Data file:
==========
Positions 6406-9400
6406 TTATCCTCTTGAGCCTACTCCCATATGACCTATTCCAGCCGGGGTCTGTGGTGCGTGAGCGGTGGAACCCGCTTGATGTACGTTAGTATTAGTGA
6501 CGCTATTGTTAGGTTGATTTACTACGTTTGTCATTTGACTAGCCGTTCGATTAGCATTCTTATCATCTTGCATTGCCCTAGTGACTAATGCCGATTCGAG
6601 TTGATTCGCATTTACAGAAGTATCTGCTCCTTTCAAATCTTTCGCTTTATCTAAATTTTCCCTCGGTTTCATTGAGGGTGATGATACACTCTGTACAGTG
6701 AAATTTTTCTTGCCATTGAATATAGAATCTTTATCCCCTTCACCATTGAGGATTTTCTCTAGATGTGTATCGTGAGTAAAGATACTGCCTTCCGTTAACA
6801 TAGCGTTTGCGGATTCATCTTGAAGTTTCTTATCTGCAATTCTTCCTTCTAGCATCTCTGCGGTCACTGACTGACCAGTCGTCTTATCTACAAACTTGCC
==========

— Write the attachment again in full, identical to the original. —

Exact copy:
Positions 6406-9400
6406 TTATCCTCTTGAGCCTACTCCCATATGACCTATTCCAGCCGGGGTCTGTGGTGCGTGAGCGGTGGAACCCGCTTGATGTACGTTAGTATTAGTGA
6501 CGCTATTGTTAGGTTGATTTACTACGTTTGTCATTTGACTAGCCGTTCGATTAGCATTCTTATCATCTTGCATTGCCCTAGTGACTAATGCCGATTCGAG
6601 TTGATTCGCATTTACAGAAGTATCTGCTCCTTTCAAATCTTTCGCTTTATCTAAATTTTCCCTCGGTTTCATTGAGGGTGATGATACACTCTGTACAGTG
6701 AAATTTTTCTTGCCATTGAATATAGAATCTTTATCCCCTTCACCATTGAGGATTTTCTCTAGATGTGTATCGTGAGTAAAGATACTGCCTTCCGTTAACA
6801 TAGCGTTTGCGGATTCATCTTGAAGTTTCTTATCTGCAATTCTTCCTTCTAGCATCTCTGCGGTCACTGACTGACCAGTCGTCTTATCTACAAACTTGCC